With three days to go until Christmas and Hanukkah already underway, Best Buy (NYSE:BBY) assured it won't be on many customers' nice lists this season.

On Thursday, the national consumer electronics retailer notified a fraction of its online customers that it would not be able to complete their online orders -- some of which were placed in November -- and could not guarantee they would be able to get their purchased items by the holiday.

The move is a considerable blow to an as-yet-undetermined percentage of the many consumers who moved their holiday shopping online this year. For the tens of thousands of people who spent the Black Friday after Thanksgiving shopping for electronics on their laptops, for example, instead of having to sit in freezing temperatures for hours on end to get the best deals, what might have seemed like a brilliant idea just a month ago might not appear so appealing today.

Coming as the latest in growing list of corporate pitfalls that Best Buy has fallen into while trying to define its online presence, the event also reflects badly on the company's management, equity analysts following the retailer nearly universally agreed.

Due to overwhelming demand of hot product offerings on BestBuy.com during the November and December time period, we have encountered a situation that has affected redemption of some of our customers' online orders, Best Buy said in a statement, according to The Associated Press. We are very sorry for the inconvenience this has caused, and we have notified the affected customers.

Best Buy, which had not returned multiple requests for comment from the International Business Times as of press time, did not specify to other outlets the extent of the affected orders or the products not in stock. R.J. Hottovy, an analyst at Morningstar who tracks Best Buy, said he heard it had affected less than 1 percent of online orders.

But that 1 percent was letting itself be heard, lashing out against the company in its official online forum, expressing frustration and even suggesting alternative places to shop online next year.

Merry Christmas indeed, one user, V8Killer, wrote on a thread. My loves [sic] ones will greatly enjoy NOT getting their gifts. I blame myself for trusting BB. Lesson learned.

Behind the curve

Across the board, analysts panned Best Buy, the world's largest consumer-electronics retailer, for the gaffe. Investors have not been happy with Best Buy as of late: On Dec. 13, the company reported third-quarter earnings and revenue results that fell well short of consensus expectations, causing the company's shares to plummet 15.5 percent.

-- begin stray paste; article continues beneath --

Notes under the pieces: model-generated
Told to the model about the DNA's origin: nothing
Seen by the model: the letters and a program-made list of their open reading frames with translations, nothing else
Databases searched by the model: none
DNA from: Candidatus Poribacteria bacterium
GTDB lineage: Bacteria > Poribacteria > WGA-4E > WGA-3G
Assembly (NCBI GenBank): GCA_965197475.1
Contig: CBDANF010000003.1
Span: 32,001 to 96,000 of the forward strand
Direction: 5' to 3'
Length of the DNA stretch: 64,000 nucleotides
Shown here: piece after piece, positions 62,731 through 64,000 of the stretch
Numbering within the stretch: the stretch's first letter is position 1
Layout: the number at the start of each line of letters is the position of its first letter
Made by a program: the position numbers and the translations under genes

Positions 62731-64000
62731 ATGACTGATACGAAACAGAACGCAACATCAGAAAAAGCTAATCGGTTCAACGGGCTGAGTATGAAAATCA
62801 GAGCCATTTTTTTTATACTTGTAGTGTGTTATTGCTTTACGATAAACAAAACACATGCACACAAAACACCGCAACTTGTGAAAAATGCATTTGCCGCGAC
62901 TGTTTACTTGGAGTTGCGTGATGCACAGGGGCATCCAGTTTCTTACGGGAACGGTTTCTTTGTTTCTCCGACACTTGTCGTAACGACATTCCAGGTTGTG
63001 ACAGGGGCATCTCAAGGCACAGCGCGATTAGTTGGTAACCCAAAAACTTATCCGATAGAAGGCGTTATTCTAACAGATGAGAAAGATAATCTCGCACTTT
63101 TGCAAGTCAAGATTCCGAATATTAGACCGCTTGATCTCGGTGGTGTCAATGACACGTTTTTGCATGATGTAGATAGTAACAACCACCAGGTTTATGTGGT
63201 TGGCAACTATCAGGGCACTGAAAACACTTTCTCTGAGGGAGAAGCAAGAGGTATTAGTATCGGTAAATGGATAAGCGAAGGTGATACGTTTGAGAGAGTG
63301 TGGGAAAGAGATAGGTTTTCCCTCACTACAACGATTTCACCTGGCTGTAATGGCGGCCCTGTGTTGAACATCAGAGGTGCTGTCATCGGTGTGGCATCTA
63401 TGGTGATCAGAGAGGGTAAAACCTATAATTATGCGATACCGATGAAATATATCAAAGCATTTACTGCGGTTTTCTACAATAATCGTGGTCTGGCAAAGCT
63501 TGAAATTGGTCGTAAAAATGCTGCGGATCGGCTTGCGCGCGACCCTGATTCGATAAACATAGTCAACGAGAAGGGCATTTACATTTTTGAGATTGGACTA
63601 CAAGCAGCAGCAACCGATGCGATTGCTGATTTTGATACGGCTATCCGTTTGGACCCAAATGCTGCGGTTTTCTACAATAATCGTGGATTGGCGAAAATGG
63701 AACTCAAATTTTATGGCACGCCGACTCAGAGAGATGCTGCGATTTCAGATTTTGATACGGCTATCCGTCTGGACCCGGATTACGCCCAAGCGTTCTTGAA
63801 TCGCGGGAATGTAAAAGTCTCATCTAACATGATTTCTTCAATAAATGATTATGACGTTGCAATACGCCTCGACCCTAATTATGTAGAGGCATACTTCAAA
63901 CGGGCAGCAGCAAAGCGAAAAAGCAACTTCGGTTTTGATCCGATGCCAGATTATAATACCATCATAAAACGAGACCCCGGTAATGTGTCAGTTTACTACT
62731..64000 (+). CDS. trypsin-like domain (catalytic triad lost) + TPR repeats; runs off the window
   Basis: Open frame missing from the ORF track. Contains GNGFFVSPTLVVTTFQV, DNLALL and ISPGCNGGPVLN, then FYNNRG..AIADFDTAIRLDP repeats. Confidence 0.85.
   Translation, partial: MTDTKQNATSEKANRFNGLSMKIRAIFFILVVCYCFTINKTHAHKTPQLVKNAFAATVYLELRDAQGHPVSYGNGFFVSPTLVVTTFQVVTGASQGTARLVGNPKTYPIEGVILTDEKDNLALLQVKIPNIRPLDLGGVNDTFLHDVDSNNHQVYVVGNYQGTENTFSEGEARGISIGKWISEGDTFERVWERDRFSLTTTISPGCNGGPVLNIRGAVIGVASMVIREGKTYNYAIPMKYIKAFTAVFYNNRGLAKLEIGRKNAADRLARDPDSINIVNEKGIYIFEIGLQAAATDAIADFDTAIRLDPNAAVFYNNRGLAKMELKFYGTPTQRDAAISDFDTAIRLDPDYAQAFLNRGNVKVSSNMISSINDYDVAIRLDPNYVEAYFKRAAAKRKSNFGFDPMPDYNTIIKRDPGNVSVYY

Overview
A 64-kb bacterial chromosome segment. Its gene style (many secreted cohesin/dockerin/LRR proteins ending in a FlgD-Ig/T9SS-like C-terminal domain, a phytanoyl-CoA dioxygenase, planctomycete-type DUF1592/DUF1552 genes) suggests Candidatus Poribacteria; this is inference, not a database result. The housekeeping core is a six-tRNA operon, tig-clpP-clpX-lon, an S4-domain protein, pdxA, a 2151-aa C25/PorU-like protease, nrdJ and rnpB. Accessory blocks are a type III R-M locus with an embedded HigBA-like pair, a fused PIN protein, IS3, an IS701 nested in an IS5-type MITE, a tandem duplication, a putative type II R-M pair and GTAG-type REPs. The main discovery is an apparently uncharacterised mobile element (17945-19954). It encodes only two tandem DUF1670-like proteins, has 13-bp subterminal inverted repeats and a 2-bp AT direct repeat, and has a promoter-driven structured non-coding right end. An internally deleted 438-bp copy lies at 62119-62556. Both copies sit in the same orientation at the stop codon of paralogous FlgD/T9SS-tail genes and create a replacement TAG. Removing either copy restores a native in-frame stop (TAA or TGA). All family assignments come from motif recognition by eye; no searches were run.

Hottovy, the Morningstar analyst, said the latest slipup is likely due to growing pains from a company beefing up its online presence. But at such a high-profile and high-selling time of year -- the holiday season can account for up to 40 percent of annual sales -- it's a most unfortunate misstep.

In my mind, there are two things, Hottovy said in a phone interview with the International Business Times on Thursday. The company's been behind the curve in being a true player in e-commerce. Their website is behind the big players like Amazon. It's probably a small hit in terms of fourth-quarter numbers.

But it gives consumers that much more reason to explore other channels next year, he added

That increased competition is the last thing Best Buy will need in the future. In its third-quarter earnings report, Best Buy touted its online promotion as a major source of growth for the company, noting U.S. online revenue had jumped about 20 percent in the third quarter when compared to last year.

But facing increased competition from retailers like Amazon, Costco and even Apple, Best Buy ramped up discounts. As a result, profits fell -- about 29 percent.

With increased competition comes margin pressures, and that's clearly showing up in Best Buy's results, Hottovy said.

Hottovy said that although Best Buy was the most high-profile retailer to experience such a pitfall, many smaller retailers have also struggled with the volume of online orders this holiday season, which have reached record levels.

But that could still hurt the company, even if it is part of their online growing pains.

You don't want to give customers a reason to visit competitors, he said. Especially in e-commerce, where it's just so easy. It's the last thing you want to do.

Best Buy shares, closed Thursday at $23.23, up 1.49 percent from the previous day's close.